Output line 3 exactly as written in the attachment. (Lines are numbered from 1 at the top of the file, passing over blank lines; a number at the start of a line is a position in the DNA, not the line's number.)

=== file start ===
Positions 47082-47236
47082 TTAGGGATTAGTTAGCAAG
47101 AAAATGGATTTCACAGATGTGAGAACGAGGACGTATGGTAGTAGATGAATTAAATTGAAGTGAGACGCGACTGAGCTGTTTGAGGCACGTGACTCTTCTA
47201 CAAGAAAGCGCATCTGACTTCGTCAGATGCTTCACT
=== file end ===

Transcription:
47101 AAAATGGATTTCACAGATGTGAGAACGAGGACGTATGGTAGTAGATGAATTAAATTGAAGTGAGACGCGACTGAGCTGTTTGAGGCACGTGACTCTTCTA